Is it possible for New York state to be more progressive than it already is?
We're about to find out.
An uneasy coalition that allowed Republicans to share power in the state Senate is ending. Last week, members of the Independent Democratic Conference announced they were ending their agreement with Senate Republicans because some progressive legislation the IDC members wanted to pass couldn't make it to the Senate floor for a vote.
Democrats, in order to pass legislation in the Senate, had to at least moderate their plans to assuage Republicans or bring Republicans into the mix, blunting some of the more costly ideas to come from the Democrats. Pending the result of several November elections, it is a distinct possibility Democrats will control the governor's office and both houses of the state Legislature. Here's a sneak peek of what's coming in January if that happens.
"As Democrats, the IDC remains committed to the fight for an equal education for all New York students - which the Dream Act would provide, protecting a woman's right to choose, increasing workers' wages and enacting meaningful campaign finance reform. I agree with Governor Cuomo that these are progressive priorities we must pass," Joel Klein, leader of the Independent Democratic Caucus, said in a news release. "As Democrats, the IDC remains committed to the fight for an equal education for all New York students which the Dream Act would provide, protecting a woman's right to choose, increasing workers' wages, and enacting meaningful campaign finance reform."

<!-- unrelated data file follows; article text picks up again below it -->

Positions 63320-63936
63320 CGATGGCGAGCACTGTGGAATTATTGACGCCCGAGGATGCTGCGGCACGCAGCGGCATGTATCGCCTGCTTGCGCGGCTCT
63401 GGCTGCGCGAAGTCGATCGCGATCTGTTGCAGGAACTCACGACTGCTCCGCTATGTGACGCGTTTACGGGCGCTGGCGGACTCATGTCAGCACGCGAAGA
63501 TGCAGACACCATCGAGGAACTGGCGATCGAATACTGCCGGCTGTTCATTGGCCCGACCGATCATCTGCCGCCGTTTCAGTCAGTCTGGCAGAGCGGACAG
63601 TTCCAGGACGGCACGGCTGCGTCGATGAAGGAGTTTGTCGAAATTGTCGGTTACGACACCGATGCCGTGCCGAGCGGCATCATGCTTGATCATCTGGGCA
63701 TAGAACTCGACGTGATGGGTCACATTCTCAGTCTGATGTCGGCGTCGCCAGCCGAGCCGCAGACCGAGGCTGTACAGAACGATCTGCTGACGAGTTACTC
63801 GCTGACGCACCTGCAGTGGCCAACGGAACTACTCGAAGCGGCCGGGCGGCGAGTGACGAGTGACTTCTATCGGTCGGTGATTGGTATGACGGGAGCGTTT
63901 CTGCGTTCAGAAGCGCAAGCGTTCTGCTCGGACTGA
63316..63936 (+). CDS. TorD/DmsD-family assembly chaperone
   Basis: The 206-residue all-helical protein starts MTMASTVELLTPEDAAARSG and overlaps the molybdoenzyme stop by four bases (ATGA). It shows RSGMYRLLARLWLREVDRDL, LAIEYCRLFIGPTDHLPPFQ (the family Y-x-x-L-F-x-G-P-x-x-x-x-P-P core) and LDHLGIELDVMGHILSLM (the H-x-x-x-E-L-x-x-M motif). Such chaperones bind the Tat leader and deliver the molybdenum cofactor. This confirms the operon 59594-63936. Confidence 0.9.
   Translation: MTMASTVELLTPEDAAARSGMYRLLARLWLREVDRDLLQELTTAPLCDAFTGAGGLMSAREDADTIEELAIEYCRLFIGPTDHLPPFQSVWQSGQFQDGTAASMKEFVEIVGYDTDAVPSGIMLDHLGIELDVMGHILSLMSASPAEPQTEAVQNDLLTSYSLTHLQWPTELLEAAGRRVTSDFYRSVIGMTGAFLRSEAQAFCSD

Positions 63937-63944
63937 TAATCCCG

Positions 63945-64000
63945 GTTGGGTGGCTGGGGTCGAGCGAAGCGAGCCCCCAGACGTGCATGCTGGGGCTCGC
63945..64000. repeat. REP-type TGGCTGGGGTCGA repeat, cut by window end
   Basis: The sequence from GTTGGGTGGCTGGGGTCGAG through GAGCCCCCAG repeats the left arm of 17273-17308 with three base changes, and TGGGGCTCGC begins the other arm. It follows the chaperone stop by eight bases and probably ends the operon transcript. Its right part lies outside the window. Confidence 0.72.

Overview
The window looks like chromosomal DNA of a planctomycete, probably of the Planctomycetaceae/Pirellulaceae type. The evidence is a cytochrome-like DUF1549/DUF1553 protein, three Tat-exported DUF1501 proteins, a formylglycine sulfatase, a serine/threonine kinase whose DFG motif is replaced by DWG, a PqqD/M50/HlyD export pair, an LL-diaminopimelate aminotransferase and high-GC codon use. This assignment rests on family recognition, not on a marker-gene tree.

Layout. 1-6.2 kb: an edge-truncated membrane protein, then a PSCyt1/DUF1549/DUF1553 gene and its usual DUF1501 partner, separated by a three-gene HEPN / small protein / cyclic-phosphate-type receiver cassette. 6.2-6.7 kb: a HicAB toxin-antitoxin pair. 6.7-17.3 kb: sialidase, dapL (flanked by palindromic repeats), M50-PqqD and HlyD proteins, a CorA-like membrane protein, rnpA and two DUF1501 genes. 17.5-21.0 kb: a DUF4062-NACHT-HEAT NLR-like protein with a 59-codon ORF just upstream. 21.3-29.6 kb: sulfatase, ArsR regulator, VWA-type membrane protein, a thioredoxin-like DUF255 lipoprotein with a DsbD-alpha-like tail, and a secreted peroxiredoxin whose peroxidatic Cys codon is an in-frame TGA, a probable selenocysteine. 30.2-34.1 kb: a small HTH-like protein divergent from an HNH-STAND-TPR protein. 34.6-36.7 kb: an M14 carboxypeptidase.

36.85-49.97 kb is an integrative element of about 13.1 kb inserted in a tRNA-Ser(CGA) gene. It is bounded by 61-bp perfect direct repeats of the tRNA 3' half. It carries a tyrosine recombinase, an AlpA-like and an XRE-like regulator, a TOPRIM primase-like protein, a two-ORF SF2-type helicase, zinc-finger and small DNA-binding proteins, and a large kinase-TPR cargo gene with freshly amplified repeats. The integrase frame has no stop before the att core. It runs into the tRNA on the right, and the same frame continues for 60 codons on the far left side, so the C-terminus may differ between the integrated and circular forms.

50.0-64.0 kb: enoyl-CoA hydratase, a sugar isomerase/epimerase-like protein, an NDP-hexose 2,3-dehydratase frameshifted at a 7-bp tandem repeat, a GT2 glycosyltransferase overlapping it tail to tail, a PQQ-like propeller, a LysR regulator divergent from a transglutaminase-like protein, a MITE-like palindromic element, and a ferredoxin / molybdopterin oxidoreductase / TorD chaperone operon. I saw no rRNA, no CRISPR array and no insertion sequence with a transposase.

Don't forget legislation to make hydraulic fracturing illegal in New York state that passed the Assembly before the end of this legislative session but which stood no chance in the state Senate. The moratorium stands a good chance of becoming law in the next legislative session, ending a possible economic development boon for Western New York and a stable supply of natural gas - the favored method of electric generation in New York state - to Western New Yorkers.
Make no mistake. Republicans share just as much blame for New York's high taxes, unfriendliness to business and general wackiness as Democrats. Gov. George Pataki had eight years as governor and largely failed to make a dent in New York's high-tax, high-spending culture. A Republican-controlled state Senate had little luck over two decades implementing any semblance of cost control on the state budget. That only came with Gov. Andrew Cuomo a Democrat who sees that New York's love of taxes needs to change.
November's election could make the Independent Democratic Caucus' announcement a moot point if Republicans take firm control of the state Senate or, perhaps, the governor's mansion. If the status quo, holds, however, New York looks to be in for a bumpy ride. The DREAM Act, a higher minimum wage, taxpayer-funded minimum wage and a hydraulic fracturing moratorium are likely only the tip of the progressive's iceberg.
That is truly scary.